“Burning in the Light” melted the earwax in my ears! That heavy guitar sounds really good at the slow pace and Jeff singing like an evil monk channeling the spirit of Ozzy and Messiah Marcolin! You decided to include only one really long song on this album, and this one is it. Who is the person growling in the background?
I’m pleased you like the track. It was a conscious effort to include an extremely long doomed out song on the album. Some have criticized “Burning in the Light” for being too long and monotonous. I personally thought it hit the mark, but there is no doubt it tests the listener’s endurance. David and I did the background vocals.
“Fire and Brimstone” has some cowbell? No? Is it a tambourine? Am I hearing things that aren’t there? Maybe! “I have a disease and the only cure is more cowbell”!! The song “How the Mighty Have Fallen” does have cowbell, right? You decided to bust out with it at the very end of the album!!
What you are hearing on “Fire and Brimstone” is our drummer Jerry playing a Puerto Rican instrument called a guiro. It is a scrubbing instrument that sounds a little similar to a washboard. The tambourine sound is Jerry tapping on a one gallon glass carboy that I make homemade wine in. There is indeed some cowbell on “How The Mighty Have Fallen.” You can’t make a real album without a little cowbell, right?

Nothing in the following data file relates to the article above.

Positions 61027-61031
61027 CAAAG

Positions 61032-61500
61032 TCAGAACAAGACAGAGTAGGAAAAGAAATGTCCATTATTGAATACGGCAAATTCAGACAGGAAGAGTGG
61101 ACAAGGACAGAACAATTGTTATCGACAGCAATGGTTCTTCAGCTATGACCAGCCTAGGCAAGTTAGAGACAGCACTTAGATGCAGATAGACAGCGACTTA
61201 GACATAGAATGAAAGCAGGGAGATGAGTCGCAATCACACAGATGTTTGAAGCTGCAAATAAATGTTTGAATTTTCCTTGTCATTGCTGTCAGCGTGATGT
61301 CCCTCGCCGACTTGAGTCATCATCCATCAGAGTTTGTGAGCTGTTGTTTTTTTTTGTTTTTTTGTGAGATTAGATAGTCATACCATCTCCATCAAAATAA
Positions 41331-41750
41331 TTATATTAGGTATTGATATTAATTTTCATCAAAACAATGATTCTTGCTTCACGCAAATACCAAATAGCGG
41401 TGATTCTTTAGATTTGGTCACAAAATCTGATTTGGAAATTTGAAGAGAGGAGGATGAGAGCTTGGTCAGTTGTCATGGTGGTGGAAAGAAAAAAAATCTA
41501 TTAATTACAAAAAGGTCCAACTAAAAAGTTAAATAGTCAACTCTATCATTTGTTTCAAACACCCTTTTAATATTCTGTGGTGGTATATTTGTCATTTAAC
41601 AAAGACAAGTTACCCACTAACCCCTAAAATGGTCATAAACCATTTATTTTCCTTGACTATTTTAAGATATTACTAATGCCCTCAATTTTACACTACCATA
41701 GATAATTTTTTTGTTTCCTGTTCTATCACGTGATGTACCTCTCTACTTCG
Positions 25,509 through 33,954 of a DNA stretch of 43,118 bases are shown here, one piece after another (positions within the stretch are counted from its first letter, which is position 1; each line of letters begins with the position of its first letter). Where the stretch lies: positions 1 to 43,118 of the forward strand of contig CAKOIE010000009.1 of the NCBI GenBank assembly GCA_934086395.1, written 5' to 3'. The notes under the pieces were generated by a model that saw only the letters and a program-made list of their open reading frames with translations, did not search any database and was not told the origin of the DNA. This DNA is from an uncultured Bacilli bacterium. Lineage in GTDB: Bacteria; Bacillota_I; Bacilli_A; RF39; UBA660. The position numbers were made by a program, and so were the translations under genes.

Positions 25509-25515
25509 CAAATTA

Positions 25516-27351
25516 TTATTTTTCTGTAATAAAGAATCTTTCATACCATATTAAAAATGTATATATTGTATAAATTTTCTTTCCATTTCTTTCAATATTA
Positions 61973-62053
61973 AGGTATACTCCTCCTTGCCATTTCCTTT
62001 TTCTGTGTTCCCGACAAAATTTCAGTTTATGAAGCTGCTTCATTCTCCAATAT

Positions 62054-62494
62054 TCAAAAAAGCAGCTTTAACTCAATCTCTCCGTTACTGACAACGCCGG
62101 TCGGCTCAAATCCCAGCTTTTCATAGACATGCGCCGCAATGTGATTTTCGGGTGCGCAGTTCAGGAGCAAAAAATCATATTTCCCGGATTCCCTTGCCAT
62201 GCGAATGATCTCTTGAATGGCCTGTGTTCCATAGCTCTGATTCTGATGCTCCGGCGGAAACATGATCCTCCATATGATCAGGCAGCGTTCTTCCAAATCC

Tell us how the heavy metal and doom metal heads can get in touch with you and get a copy of the album.
For more information, go to www.dogbaneband.com. We have a complete line of merchandise for those interested, and you can listen to several tracks off of the album. While you are there, follow the links to our Facebook, MySpace, and ReverbNation pages along with our label’s website Heaven and Hell Records. You can also follow us on Twitter. There are no plans for touring at present. THE END.